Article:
Life Care Consulting by Barbara Hance - Financial and Personal Management Service for the Elderly, Frail and the Busy
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How to Avoid Being a Victim

Barbara H. Hance, president of Barbara H. Hance Associates, knows how to avoid being a victim. And, she knows there are many smart people around today who are scam artists looking for their next victim. But there are simple ways senior citizens and everyone else can avoid becoming a victim. She shared her insights at a recent “lunch and learn” discussion at the Town & County Club of Hartford, addressing a group of more than 10 seniors.

“Fraud artists are not dumb, and the scams they create are cleverly packaged.” Hance said. “We have to be very smart to recognize when something is a scam and not set ourselves up unwillingly”.

Hance recommends that no one carry a Social Security care, Medicare Card or more than one credit card. “We don’t need our original Social Security card since it is not a valid form of ID, and most of us know our numbers by heart anyway,” Hance said. She added that if our purse or wallet is stolen while we are carrying these items, we’ve given thieves they need to find out who we are and steal our identity.

Once people steal our identities, they can apply for credit cards using phony mailing addresses. Or, when we throw out those ‘pre-approved’ credit cards, some thieves will pull them out from the trash and use them for years. The thief typically pays the minimum balance each month, until the credit line is increases to a large amount. When he/she makes a big purchase, the victim then becomes responsible.

“With consumer protection programs, we only have to a small amount of each credit card that has been illegally used in our names as long as we report it immediately” Hance said, “But these unpaid bills go on our credit reports since the thief used our Social Security number. Social Security numbers are easy to get. The current market price is reportedly $50. It took one of my clients one year and a lot of personal time and frustration to clear his name after learning that four cards were illegally opened in his name.

The Internet is another breeding ground for fraud. “So many companies create databases that are sold to other companies, and before you know it, your information is on countless telemarketing lists,” Hance said. “These companies can track where you are on the Internet, helping them better market directly to you.”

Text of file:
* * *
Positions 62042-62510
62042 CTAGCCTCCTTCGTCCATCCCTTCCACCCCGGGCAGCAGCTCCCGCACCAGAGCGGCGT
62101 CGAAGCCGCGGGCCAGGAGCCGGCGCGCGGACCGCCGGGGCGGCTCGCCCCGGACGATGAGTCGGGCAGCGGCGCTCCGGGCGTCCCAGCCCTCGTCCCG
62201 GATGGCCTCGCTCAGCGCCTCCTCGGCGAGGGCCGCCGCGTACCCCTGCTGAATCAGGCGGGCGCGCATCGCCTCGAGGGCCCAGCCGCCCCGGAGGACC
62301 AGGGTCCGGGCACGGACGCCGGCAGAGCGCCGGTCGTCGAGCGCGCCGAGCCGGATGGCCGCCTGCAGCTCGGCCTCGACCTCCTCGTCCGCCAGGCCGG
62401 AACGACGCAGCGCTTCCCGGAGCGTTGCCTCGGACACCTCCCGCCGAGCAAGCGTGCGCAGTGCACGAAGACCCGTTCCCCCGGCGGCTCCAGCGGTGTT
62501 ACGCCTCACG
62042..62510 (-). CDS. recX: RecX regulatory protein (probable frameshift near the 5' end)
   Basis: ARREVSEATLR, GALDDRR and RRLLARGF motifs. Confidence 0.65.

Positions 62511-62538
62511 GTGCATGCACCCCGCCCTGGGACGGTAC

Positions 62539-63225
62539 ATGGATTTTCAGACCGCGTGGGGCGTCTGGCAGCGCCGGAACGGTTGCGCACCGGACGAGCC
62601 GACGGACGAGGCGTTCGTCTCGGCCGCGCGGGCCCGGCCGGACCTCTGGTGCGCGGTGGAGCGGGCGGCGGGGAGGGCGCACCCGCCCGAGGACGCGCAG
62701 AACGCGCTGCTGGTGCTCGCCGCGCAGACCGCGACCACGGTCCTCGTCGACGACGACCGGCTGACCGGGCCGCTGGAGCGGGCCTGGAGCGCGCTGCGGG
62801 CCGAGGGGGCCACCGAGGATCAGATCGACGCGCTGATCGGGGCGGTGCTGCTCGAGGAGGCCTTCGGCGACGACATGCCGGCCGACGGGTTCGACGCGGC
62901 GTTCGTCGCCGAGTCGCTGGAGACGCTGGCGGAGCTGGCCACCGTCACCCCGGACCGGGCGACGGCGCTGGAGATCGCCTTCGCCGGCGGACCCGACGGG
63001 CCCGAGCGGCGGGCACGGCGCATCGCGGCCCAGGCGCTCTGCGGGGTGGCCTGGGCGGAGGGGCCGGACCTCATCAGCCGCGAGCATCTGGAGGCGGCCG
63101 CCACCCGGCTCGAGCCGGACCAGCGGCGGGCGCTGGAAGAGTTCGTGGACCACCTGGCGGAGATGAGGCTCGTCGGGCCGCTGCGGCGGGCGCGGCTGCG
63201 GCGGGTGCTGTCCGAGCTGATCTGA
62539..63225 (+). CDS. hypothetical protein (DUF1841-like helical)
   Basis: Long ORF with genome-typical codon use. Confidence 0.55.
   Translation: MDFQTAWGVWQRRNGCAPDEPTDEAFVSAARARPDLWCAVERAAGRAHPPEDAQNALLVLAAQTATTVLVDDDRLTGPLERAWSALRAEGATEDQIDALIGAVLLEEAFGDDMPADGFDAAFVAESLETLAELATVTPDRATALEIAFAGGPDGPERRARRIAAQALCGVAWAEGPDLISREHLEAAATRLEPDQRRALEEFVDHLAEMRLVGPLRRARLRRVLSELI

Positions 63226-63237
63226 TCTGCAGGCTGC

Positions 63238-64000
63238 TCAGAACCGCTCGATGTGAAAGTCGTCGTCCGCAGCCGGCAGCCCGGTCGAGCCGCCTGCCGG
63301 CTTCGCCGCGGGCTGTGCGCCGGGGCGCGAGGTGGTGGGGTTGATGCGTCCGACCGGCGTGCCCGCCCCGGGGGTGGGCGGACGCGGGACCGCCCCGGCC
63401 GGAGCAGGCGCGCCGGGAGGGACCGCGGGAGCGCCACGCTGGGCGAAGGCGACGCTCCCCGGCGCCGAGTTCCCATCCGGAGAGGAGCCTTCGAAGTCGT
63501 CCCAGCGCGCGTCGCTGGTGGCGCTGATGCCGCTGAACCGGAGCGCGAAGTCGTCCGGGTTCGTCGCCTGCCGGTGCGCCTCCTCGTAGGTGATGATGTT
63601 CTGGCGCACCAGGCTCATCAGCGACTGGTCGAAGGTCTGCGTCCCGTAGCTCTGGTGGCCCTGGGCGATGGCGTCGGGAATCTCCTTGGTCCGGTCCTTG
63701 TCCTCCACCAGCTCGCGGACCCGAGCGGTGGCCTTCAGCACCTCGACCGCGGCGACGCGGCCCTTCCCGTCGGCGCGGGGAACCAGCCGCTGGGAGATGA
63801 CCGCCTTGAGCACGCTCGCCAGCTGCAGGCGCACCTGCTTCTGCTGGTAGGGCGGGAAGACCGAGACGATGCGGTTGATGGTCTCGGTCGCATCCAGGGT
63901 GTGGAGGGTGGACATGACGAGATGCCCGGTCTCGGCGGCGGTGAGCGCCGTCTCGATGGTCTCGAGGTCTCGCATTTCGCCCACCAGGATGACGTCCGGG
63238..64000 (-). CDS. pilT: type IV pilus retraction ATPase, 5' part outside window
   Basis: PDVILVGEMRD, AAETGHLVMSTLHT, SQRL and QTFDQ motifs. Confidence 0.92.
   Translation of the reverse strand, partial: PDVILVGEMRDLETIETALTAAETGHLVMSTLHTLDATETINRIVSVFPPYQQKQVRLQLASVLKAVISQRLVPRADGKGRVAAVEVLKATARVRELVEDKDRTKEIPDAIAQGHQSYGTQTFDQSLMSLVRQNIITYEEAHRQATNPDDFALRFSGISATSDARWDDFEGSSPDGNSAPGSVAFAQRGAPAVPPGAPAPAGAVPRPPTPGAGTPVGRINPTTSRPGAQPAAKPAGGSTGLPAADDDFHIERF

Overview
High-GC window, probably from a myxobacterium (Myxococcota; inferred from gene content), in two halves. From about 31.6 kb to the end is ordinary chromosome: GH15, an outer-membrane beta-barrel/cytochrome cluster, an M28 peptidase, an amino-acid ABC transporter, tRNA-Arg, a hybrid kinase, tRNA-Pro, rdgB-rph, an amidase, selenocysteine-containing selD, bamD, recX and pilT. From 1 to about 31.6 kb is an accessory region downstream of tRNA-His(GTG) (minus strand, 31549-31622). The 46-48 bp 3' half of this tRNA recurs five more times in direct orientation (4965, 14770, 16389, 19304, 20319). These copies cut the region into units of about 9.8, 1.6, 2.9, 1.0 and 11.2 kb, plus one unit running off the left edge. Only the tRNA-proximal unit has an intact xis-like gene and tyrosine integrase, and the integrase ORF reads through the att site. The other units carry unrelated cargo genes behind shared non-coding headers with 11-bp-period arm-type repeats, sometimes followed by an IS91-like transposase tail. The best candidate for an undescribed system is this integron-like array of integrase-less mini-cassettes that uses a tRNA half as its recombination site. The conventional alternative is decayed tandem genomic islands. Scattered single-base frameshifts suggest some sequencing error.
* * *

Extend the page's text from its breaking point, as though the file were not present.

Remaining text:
“And, there are companies that sell software to help people track and locate anyone through the Internet. The more information you put up on the Internet, the more information others may be able to access. Additionally, keep in mind that there is no privacy guarantee when companies collect data from you, via the Internet or other means. Although most companies have private policies, many of these have been rescinded in recent months no doubt because they plan to see the information they have collected – which could be your information.”

Hance recognizes that the Internet offers a lot of positive things for seniors, giving them an easy way to “connect” to the world, and a huge resource for information. And, it provides a place for “bargain shopping” on items such as on prescription drugs and vitamins. Hance warns seniors to purchase only from reputable companies, since some Internet companies sell “copy cat” drugs that don’t do anything.

Traditional mail and the telephone remain the most popular venues for fraud today, Hance said. Companies often conduct sweepstakes through the mail that claim you have won lots of money or expensive trips abroad. However, when you go to collect your prize, you learn there are many fees and taxes you need to pay first, or that your “cruise” is by rowboat.

Or, companies will see expensive products you don’t need or won’t ever use. “Sometimes people invites salespeople into their homes simply because they are lonely, which was the case with one of my clients,” Hance said. “This gives the salesperson an open door to keep selling more and more, especially if the product claims to save you money, improve your health, or keep you warm.”

Hance says scam artists even pretend to represent phony charities. “People will call and be very persistent about getting you to donate, sometimes even offering to come by your house to pick up a check,” she said. “Always ask for information in writing first, and always find out what percentage of your donation actually makes it to the charity. You may be surprised to find it’s only one or two percent.

Hance urges everyone to report any fraud or scam immediately to the police. She recommends writing down as much information as possible while it is still fresh in your mind. “There are laws against frauds and scams, and any information you provide might help the next person from being cheated,” she said.

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